Vaccine testing and approval is a multi-stage process that involves a three-phase clinical development process. Each phase gradually includes larger groups of people as the vaccine achieves benchmarks for safety and effectiveness. Read more about vaccine testing and approval.

What are the COVID-19 vaccine ingredients?

The COVID-19 vaccine ingredients are both common and simple. Each of these ingredients serves a specific purpose to provide immunity, keep the vaccine safe and long-lasting, and facilitate the production of the vaccine. Though precautions should be taken for those with a history of severe allergic reactions to injectable medications, it is important to note that most vaccines do not include thimerosal, mercury, or antibiotics that most commonly cause allergic reactions. For more information, please visit the CDC to find out what’s in vaccines.

Will the COVID-19 vaccine make me sick?

The vaccines will not give you COVID-19. They may induce short-term, normal immune responses such as headache, chills, fatigue, muscle pain or fever that only lasts for a day or two. A very small percentage of people developed short-lived symptoms at the site of injection. These are normal, healthy responses that indicate your body is building immunity to COVID-19.

Why do I need two doses of the same vaccine?

Some vaccines will be issued using a two-dose method. The first dose primes your immune system to fight this new virus that it has never before encountered. After about 14 days, your body begins to develop antibodies. The second dose then strengthens that immune response by encouraging the body to produce even more antibodies.

Were corners cut in development of the vaccine?

Each vaccine trial has gone through the same strict requirements that exist for all vaccine approvals. The federal government has been working closely with vaccine developers to make one or more COVID-19 vaccines available as soon as possible.

  • Researchers used existing clinical trial networks to begin conducting COVID-19 vaccine trials.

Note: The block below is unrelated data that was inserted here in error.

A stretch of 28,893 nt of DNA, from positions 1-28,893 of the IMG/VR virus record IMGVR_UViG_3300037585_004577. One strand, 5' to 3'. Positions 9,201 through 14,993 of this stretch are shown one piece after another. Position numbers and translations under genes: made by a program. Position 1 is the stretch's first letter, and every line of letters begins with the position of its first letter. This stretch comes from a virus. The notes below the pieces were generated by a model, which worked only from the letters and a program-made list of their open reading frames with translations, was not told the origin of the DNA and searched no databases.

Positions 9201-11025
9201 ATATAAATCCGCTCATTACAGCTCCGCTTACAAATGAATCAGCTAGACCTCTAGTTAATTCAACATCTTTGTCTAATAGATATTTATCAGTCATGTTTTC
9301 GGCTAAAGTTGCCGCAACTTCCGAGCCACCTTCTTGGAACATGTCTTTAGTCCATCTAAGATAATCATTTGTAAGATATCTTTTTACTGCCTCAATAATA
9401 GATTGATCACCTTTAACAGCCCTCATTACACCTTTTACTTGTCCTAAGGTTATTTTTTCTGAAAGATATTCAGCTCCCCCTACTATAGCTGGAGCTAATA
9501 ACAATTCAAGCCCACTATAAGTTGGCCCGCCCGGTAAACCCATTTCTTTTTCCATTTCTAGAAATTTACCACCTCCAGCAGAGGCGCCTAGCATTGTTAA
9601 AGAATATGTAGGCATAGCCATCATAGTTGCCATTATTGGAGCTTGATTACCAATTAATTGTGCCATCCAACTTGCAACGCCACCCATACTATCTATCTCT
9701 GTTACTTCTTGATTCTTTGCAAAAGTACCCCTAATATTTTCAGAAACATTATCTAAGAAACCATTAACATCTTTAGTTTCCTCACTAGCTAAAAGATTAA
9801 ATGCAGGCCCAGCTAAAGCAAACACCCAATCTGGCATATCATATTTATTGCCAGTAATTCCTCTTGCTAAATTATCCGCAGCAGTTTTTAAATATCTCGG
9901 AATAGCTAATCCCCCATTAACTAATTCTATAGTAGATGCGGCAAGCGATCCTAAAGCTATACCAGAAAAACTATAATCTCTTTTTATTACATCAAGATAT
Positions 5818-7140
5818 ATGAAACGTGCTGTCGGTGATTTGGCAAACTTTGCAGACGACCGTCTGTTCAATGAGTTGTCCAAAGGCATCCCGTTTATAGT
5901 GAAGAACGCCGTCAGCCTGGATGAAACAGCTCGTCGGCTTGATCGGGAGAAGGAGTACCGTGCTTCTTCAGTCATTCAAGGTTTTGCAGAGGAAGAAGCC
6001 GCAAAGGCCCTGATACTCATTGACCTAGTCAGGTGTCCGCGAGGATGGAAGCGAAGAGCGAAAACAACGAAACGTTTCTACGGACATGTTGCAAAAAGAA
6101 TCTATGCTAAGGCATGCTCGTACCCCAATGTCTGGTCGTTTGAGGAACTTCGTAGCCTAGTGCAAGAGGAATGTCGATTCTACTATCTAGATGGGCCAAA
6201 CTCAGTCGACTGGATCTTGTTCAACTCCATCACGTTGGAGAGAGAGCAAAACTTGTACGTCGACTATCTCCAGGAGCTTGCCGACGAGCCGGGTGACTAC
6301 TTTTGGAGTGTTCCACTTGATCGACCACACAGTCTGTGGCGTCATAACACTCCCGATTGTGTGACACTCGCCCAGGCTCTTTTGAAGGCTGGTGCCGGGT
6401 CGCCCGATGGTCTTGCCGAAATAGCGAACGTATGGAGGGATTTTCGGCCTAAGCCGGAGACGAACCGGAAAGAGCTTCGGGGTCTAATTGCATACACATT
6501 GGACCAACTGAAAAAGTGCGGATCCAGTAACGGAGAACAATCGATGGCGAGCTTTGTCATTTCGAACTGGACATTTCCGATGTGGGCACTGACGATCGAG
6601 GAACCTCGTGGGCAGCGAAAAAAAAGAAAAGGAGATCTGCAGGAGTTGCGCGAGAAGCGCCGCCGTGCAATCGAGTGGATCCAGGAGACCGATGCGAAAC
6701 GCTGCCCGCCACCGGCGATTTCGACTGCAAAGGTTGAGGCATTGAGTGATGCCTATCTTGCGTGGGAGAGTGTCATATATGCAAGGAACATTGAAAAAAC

• Manufacturing started while the clinical trials were still underway.  Normally, manufacturing doesn’t begin until after completion of the trials.
  • mRNA vaccines are faster to produce than traditional vaccines.
  • FDA and CDC are prioritizing review, authorization, and recommendation of COVID-19 vaccines.
  • For more, visit the COVID-19 Prevention Network.

Who is paying for the COVID-19 vaccine?

There will be fees for administering the shots but the vaccine itself will be offered at no charge to the American people. Please check with your insurance provider before visiting to see what you may be responsible for paying.

Do I still need to wear a mask and social distance if I get vaccinated for COVID-19?

While we learn more about the protection provided by the COVID-19 vaccine, the CDC recommends using all tools available to us to prevent the spread of this disease including the use of face coverings, washing hands often, and staying at least 6 feet away from others. Currently, there is not enough information to recommend abandoning these precautions. Once experts understand more about how many people get vaccinated and how the virus is spreading, they can then make that decision.

Will the vaccine give us herd immunity to COVID-19?

Herd immunity – the term used to describe when a virus is unlikely to spread – varies by disease. Experts do not currently know how many people would need to get vaccinated to achieve herd immunity to COVID-19.

 

For more frequently asked questions about the COVID-19 vaccine, please visit:

https://www.cdc.gov/coronavirus/2019-ncov/vaccines/faq.html

What is Coronavirus?